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The value of the abstract in early years

In November 2012, a number of practitioners involved with early years arts in Ireland went to a conference in Birmingham, hosted by Early Years Arts UK and Moonbeams. A wonderfully rich two days which focused on the concept of quality, among other things. Those present were apprehensive about the quality of Irish early years arts and wondered about our ranking (to put it crudely) or more politely our qualities and defects in the area of early years arts. By the end of the two days we found ourselves calm with contentment and enthused to consider the present qualitative state of Irish arts for early years. In trying to figure our relative place in the early years arts hierarchy of the 21st century, we came to consider our attributes within this sphere.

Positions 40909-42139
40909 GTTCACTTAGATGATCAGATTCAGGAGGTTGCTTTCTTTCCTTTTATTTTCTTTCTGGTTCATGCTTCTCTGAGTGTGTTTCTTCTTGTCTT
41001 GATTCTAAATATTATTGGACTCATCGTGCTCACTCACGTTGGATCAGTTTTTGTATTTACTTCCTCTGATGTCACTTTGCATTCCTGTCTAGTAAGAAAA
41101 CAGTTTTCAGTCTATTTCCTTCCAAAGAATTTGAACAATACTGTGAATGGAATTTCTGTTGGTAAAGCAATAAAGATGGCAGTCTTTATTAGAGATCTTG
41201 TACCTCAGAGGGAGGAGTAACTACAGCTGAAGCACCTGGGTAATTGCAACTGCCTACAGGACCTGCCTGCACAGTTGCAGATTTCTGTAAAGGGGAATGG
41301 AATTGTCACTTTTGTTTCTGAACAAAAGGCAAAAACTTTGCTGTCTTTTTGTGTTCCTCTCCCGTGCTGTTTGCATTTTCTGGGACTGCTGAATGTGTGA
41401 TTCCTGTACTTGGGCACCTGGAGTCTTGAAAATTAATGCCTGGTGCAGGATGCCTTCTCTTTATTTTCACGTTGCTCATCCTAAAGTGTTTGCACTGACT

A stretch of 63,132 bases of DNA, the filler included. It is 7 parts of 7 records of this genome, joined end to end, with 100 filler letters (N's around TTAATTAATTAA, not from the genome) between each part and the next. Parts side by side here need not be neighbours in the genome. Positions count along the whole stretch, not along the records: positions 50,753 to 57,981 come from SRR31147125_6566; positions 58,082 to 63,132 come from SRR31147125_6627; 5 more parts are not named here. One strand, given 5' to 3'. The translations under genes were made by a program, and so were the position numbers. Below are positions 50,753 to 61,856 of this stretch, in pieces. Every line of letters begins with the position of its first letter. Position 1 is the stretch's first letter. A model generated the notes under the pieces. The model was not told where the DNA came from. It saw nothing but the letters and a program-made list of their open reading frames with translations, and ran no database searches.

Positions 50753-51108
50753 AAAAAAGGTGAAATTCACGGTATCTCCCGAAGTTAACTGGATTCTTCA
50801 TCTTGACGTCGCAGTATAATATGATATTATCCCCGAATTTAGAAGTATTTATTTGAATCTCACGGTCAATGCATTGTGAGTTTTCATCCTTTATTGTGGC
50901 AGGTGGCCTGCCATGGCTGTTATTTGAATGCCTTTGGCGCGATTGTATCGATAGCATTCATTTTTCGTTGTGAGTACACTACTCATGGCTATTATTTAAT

One of the things considered was our ability to be more than content with entertaining and engaging with the abstract; dwelling, imaging and creating happily in and with that which stands apart from the real.

In considering the value of the abstract to early childhood development where, because of the freshness of the child to the world and all in it, everything has a real and an abstract nature existing at once. Objects have a function, but they can have many functions and all at the same time, without contradiction. Daddy can be the name for any man, a box can be a castle, a sock can be a caterpillar, and water sprayed from a Windowlene bottle is captured rain. These things are at the centre of our humour, our aesthetic, our nature as creative beings and we Irish are pretty good at it I believe. I would think it is something to be cherished within early years and not lost through ‘formal education’, well perhaps unless its formal abstract education.  

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